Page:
When it comes to trademarks, Ms. Swift has mainly stuck to her name, initials, and album names. However, in 2014, she secured the trademarks to a few unique phrases from her songs. She has also trademarked a term that’s been frequently used as a hashtag.

Below is our list of the live trademarks registered by Taylor Swift.

Taylor Swift

Unsurprisingly, the first mark she registed was simply “Taylor Swift.”

Initial Application Date: March 27, 2007

The mark covers the following categories:

  • Clothing, namely, shirts, T-shirts, sweatshirts, jerseys, hats and caps.
  • Entertainment services in the nature of the rendition of live musical performances by an individual.
  • Series of musical sound recordings; pre-recorded audio cassettes, compact discs, DVD’s and video tapes featuring performances by an individual; mouse pads.
  • Digital media, namely, downloadable audio files and downloadable audio and video recordings featuring musical entertainment; downloadable musical sound recordings; downloadable video recordings featuring musical entertainment; musical video recordings; video recordings featuring musical entertainment.
  • And more
Swift

Next, Taylor went back to her name, trademarking a stylized form of her surname.

Initial Application Date: September 2, 2010

The mark covers the following categories:

  • Stationery; notebooks.
  • Clothing, namely, shirts, t-shirts; headwear; caps; hats; bandanas.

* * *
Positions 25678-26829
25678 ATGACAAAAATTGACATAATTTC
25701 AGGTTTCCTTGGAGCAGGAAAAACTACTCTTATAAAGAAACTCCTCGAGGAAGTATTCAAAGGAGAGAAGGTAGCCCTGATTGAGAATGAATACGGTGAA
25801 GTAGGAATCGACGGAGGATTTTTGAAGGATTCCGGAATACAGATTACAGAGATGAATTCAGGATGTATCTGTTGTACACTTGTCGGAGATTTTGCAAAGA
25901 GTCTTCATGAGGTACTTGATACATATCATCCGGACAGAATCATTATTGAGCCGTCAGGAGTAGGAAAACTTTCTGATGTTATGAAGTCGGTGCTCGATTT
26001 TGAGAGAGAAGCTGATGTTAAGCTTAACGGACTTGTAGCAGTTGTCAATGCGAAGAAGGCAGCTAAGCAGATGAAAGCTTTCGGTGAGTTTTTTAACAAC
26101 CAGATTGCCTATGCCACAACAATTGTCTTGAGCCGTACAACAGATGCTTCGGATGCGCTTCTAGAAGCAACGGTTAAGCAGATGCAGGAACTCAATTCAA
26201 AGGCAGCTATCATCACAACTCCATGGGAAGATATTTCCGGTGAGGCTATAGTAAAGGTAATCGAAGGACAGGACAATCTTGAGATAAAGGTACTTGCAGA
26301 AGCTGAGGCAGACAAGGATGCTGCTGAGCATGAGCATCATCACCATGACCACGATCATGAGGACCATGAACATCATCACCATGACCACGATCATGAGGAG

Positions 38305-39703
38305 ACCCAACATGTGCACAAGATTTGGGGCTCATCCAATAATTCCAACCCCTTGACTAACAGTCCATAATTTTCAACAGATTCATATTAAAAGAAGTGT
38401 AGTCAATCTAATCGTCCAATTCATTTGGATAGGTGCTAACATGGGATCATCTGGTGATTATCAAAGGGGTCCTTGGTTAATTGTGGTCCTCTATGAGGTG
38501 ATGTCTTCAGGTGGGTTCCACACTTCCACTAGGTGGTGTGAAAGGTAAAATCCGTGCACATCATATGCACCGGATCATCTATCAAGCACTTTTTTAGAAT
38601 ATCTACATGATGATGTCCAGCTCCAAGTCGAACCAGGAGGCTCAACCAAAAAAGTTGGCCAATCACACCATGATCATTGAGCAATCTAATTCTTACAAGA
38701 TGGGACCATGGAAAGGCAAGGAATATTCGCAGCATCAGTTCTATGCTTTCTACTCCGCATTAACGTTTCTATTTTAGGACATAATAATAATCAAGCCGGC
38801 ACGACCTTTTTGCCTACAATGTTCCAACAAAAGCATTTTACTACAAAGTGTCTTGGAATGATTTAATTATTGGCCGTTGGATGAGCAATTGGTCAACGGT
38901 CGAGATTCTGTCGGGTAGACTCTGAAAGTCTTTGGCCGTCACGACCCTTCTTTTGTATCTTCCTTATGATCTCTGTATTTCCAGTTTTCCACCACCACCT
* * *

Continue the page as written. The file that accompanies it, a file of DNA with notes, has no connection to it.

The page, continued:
TS

Along with the stylized version of Swift, she also trademarked a stylized version of her initials at the same time.

Initial Application Date: September 2, 2010

The mark covers the following categories:

  • Stationery; notebooks.
  • Clothing, namely, shirts, t-shirts; headwear; caps; hats; bandanas; footwear.
Taylor Swift Fearless

The second mark secured by Taylor Swift stemmed from her second album, Fearless.

Initial Application Date: November 4, 2010

The mark covers the following categories:

  • Digital media, namely, pre-recorded digital discs, downloadable audio files, downloadable audio recordings featuring music and musical entertainment; Digital music downloadable from the Internet; Downloadable musical sound recordings; Musical sound recordings; Series of musical sound recordings.
  • Guitars.
  • Printed materials and publications, namely, photographs, posters, songbooks, tourbooks.
  • Backpacks.
  • Plastic key chains.
Speak Now

As with her previous mark, her album Speak Now sparked the registration of a mark across several categories.

Initial Application Date: May 14, 2011

The mark covers the following categories:

  • Bed blankets; Blanket throws.
  • Audio and video recordings featuring music and musical entertainment; Digital media, namely, pre-recorded digital discs, downloadable audio files, downloadable audio recordings featuring music and musical entertainment; Digital music downloadable from the Internet; Downloadable musical sound recordings; Downloadable video recordings featuring musical entertainment; Fitted plastic films known as skins for covering and protecting electronic apparatus, namely, mobile telephones, portable media players, laptop computers, mobile computers; Musical sound recordings; Musical video recordings; Series of musical sound recordings.
  • Jewelry.
  • Drumsticks; Guitar picks.
  • Art prints; Lithographs; Photographs; Posters; Sheet music; Song books; Souvenir programs concerning musical and entertainment events.